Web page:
In the forests of the southern United States grow oaks, hickory, pines. There are also pellet factories. At least twenty-three in a decade. There, wood from the forests of multiple owners is crushed, dried and then compressed to form small cylindrical sticks, a few centimeters in length. These pellets, also called granules, are then transported to the ports of Louisiana, where they are loaded on cargo ships, one of which is part takes the road to the United Kingdom.
On the other side of the Atlantic, they pass through to the gigantic Drax power station, in the north-east of England. Here, some 7.5 million tonnes of this fuel are burned each year to provide 5% of the electricity consumed by the British.
When it ran on coal, the Drax plant was once the first CO emitter2 from the country. Now that she runs on wood pellets, she would be the “Europe’s first decarbonisation project”. “Even taking into account all emissions linked to the supply chain, the energy produced emits 80% less emissions than coal”, says the Drax group, owner of the site.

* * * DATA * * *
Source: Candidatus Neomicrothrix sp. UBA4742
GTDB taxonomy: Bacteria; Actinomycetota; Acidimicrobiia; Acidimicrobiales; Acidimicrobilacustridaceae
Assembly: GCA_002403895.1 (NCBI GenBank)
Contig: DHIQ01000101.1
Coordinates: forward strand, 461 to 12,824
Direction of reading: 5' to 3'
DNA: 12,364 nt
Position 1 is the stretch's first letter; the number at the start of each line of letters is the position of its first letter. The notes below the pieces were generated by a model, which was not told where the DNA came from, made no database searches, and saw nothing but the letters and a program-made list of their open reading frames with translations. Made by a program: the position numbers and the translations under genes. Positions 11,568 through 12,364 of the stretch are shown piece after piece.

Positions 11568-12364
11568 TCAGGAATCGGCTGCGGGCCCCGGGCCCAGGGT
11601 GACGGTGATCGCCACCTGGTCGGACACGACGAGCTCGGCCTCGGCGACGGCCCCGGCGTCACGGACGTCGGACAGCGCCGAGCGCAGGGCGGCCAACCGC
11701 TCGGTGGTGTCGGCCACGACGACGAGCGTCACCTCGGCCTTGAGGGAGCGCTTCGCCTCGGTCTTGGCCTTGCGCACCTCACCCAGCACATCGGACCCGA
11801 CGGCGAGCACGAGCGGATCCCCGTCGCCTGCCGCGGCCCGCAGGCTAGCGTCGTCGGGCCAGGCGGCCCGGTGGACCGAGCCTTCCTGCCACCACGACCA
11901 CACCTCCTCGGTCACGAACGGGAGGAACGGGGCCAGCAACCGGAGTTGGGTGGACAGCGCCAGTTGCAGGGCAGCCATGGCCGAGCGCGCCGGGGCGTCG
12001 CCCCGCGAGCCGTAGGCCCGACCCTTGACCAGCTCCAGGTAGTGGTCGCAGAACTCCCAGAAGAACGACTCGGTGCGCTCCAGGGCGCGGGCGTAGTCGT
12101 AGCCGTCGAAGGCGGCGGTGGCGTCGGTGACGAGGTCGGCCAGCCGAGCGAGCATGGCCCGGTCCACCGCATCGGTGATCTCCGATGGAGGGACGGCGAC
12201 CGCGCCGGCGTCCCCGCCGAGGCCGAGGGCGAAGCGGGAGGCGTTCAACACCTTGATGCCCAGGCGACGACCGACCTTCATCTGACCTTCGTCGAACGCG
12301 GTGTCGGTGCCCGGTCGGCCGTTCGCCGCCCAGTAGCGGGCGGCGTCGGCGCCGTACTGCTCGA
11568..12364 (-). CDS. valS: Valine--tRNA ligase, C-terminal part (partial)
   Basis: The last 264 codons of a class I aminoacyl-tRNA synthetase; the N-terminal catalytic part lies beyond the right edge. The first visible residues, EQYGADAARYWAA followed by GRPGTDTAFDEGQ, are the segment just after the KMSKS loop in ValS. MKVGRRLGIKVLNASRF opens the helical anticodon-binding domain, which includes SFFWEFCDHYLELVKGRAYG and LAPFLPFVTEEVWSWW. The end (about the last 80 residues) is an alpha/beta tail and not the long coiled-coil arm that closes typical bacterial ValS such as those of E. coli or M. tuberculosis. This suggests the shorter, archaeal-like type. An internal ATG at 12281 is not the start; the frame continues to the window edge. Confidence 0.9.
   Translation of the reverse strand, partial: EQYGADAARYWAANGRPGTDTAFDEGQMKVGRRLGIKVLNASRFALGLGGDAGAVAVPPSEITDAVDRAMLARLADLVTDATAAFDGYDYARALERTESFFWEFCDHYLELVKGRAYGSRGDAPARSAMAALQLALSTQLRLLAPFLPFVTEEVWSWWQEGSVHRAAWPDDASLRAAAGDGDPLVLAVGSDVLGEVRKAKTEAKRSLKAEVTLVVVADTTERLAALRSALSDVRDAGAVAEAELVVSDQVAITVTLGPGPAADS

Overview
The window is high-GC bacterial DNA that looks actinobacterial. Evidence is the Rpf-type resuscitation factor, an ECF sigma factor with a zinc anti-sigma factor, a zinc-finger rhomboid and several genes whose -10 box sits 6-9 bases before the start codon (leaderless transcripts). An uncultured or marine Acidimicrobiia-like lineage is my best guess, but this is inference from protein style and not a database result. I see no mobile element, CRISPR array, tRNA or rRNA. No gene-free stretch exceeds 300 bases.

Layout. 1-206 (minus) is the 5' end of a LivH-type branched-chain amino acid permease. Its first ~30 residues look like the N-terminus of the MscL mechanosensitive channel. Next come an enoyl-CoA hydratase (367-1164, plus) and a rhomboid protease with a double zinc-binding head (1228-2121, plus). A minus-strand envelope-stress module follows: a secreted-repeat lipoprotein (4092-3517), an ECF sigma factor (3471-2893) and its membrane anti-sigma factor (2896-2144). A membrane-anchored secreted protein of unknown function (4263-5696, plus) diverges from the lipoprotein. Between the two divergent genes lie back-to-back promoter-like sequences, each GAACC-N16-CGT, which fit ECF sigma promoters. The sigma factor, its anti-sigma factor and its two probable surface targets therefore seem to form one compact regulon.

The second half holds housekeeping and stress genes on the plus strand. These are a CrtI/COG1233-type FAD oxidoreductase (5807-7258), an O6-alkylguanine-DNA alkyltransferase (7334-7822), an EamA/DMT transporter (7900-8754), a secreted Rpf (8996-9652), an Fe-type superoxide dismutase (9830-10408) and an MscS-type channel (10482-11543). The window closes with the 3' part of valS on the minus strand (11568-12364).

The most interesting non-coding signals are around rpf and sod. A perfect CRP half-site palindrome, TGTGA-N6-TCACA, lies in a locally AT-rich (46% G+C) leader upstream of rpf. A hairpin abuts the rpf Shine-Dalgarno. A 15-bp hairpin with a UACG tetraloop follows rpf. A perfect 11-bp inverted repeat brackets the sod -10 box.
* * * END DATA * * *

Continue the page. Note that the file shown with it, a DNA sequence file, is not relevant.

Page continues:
For bioenergy supporters, relying on forest biomass to produce heat or electricity is essential for a successful energy transition – biomass refers to any type of organic material, including wood, used to produce energy. But, for the scientific community and environmental organizations, it is on the contrary an aberration. A “false good idea”, which contributes to accelerate climate change. While the European Union (EU) must decide this year on several crucial texts concerning the energy and forestry sectors, the subject has become highly flammable.
At the end of February, 500 scientists sent a new worried letter to the American President, Joe Biden, and to the President of the European Commission, Ursula von der Leyen, alerting them to the risks linked to the increase in the use of wood energy. Three months later, when the International Energy Agency (IEA), a key player in the sector, published its roadmap for 2050, it was the chapter providing for an increase in the use of bioenergy. which immediately aroused strong opposition.
The latest episode in a conflict that for years has opposed the international organization to the European Academies Science Advisory Council (EASAC), worried about the development of wood energy. “More than 6 billion euros in subsidies are paid out each year to encourage a practice where the net result is that emissions increase, without knowing how much they could start to decrease, denounces Michael Norton, the director of the environmental program of EASAC. Seems like a terrible way to spend our money! ”
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